I don't have a power adapter for my camera, so I always run it off batteries. The last few weeks that camera won't stay powered on. When I power it on, the screen comes on then goes black as the lens is extending and retracting. Then the thing just powers off. I bought brand new batteries and gave them a full charge and cleaned the battery contacts with no joy. Can you help?
SOLUTION: Fot the past two years, fully charged NiMH and new alkaline (generic and fresh Name Brand batteries) in my CX7530 always gave a red light and immediate power off -- symptoms of low batteries. Today I tried it again with the same problem. This time, I folded up a small piece of stiff paper to depress the small Lithium battery module detect switch in the battery compartment, and put my NiMH batteries back in -- it WORKED for the first time in two years! After removing the paper and reinserting the batteries, it still works. I suspect this somehow recalibrates the low battery detect circuit. I hope it helps you as well.
Get this~ I brought my camera to my daughters softball game with new batteries, it kept turning off so I took the batteries out and replaced them, still red light flased and turned off. Then I took out my digital picture card and IT TURNED ON WITH THE GREEN LIGHT!! Took pictures and stored them on the actual camera~ go figure.
I don't have a power adapter for my camera either and the same thing has happened and I am not sure why or what to do? The camera won't stay powered on - when it powers up the screen comes on then goes black as the lens is extending and or retracting. Then the thing just powers off. HELP
I have a Kodak Easyshare CX7530 and it does the same thing. I put fully recahrged batteries in it and it blinks orange then red and it shuts off. Sometimes the light blinks green and the camera powers on and I am able to take about 3-5 pictures before the light begins to blink red and the camera powers off. I recharged ALL my bateries and tested the camera over and over with no luck. I notice that the manual indicates not to use Alkaline bateries, I used alkaline bateries once when my rechargable batteries ran out and I did not have any more with me and it seems that this is when the problem started. Has anyone used alkaline batteries and then has started to experience this problem?
I was having the same issue. Bought a new pair of Energizer batteries. Then when they didnt work, bought a new charger for the new batteries (thinking our charger may be bad). When they still didnt work, I bought a new set of Duracell batteries and a new charger. Charged them for 10 hours and then tried them in the camera...still not working. Happened to leave the batteries sitting out of the camera overnight...and when I put the old ones in the next morning, they worked! So I can return the chargers and batteries and use the old ones.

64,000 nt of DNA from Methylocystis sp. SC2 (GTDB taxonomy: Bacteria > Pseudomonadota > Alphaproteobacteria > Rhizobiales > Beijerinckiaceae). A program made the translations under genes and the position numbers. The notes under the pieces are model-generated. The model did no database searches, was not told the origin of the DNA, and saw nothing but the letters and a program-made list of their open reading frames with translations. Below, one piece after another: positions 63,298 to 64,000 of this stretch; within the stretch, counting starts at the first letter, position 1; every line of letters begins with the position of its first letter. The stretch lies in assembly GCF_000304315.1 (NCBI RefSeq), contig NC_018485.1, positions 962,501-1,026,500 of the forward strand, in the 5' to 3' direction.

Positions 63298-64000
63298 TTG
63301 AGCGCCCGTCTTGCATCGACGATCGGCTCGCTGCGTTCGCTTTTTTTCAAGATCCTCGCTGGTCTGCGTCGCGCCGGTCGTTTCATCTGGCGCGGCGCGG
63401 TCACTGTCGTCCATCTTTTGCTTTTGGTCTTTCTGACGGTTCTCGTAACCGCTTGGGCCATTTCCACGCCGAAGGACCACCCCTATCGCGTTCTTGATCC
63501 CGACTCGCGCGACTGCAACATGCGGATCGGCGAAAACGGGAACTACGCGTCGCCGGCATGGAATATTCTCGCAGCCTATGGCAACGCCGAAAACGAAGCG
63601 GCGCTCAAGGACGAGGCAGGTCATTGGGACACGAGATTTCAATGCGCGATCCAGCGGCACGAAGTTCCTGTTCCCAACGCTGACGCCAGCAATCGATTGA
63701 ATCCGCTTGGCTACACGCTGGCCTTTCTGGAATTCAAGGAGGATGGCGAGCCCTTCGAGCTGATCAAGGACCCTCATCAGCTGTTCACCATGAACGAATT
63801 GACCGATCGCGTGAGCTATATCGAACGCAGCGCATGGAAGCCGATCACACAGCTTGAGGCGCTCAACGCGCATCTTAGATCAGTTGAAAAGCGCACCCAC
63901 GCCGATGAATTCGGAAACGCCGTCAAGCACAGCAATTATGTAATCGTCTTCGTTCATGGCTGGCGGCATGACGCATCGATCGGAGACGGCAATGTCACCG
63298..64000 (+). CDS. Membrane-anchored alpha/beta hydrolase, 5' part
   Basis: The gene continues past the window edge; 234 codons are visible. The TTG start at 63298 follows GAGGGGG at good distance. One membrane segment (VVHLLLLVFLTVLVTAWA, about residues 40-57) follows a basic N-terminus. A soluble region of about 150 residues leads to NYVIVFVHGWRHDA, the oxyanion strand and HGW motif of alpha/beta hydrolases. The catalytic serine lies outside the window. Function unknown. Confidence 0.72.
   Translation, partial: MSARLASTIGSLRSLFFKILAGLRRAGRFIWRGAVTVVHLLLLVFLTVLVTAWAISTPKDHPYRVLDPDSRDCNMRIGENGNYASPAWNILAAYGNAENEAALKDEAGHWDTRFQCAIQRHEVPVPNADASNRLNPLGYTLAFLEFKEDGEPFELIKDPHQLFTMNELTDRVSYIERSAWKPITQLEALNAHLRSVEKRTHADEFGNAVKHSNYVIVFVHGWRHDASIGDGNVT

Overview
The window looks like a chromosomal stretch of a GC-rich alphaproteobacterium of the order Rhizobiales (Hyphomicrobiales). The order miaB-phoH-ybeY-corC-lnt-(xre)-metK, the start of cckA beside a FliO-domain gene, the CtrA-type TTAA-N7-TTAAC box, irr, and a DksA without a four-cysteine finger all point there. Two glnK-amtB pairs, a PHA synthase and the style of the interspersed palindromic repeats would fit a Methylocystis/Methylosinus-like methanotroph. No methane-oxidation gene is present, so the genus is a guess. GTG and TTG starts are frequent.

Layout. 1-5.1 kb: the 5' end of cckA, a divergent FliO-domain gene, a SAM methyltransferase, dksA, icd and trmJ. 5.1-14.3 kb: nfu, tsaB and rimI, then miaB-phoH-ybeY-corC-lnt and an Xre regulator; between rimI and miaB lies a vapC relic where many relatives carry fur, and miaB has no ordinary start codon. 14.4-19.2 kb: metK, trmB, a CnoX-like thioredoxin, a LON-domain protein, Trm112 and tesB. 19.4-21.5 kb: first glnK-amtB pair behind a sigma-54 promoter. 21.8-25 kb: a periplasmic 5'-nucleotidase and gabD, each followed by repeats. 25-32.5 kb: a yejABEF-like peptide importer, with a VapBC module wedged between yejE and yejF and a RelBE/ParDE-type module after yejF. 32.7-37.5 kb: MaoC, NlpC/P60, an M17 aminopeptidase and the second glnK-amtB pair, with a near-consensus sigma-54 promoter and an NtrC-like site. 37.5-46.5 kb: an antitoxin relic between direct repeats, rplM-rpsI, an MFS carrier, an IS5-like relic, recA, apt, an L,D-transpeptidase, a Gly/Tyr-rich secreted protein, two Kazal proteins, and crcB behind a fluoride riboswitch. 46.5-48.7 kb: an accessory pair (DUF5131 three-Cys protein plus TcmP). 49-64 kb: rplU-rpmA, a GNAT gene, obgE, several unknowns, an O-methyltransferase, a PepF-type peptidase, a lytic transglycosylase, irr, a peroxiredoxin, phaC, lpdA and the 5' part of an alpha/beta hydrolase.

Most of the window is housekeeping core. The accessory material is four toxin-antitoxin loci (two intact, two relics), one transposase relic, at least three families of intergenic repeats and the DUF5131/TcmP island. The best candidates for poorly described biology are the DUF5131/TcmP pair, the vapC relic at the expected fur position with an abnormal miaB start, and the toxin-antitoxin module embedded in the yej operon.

I have reachargable batters that came with the camera and i would let them charge all the way up and the base would say they were fully charged. but when i turned it on it would come on and then when i tried to take a picture it would shut off. so i noticed there was an orange flashing light so i let it flash until it dissappeared now it works fine. i hope this helps
Not sure about this problem either. I have had it so it eats batteries like crazy, new ones only seem to work for a little while.
Lately everytime I put new batteries in the camera won't even start up, the red light blinks and the lens won't even pop out.
It might be that I need to try more expensive batteries?
I had same problem. I opened up camera and simply move the back of the delete button around a bit to ensure the button would hit the contact when pressed. Closed the camera back up and it now works fine. I have dropped the camera a number of times I think the button and the contact became misaligned.
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Step 1: Take the battery out, plug in the charger and see if the laptop works. If it works, the battery may be the problem. Check the AC Adapter Check to make sure the adapter is plugged securely into the wall outlet, connected firmly to the adapter box and to the back of your laptop. Most AC adapters have a little light in them on that rectangular box in the middle of the cord that lights up when it's getting electricity. If that light isn't on, try a different outlet. Check your fuse or circuit breaker box and plug a different device into that outlet to make sure there is power to it. If it still does not light up, your adapter could need replacing. Also check the adapter box for signs of warmth, as it will generate heat when it's plugged in. No heat means no power.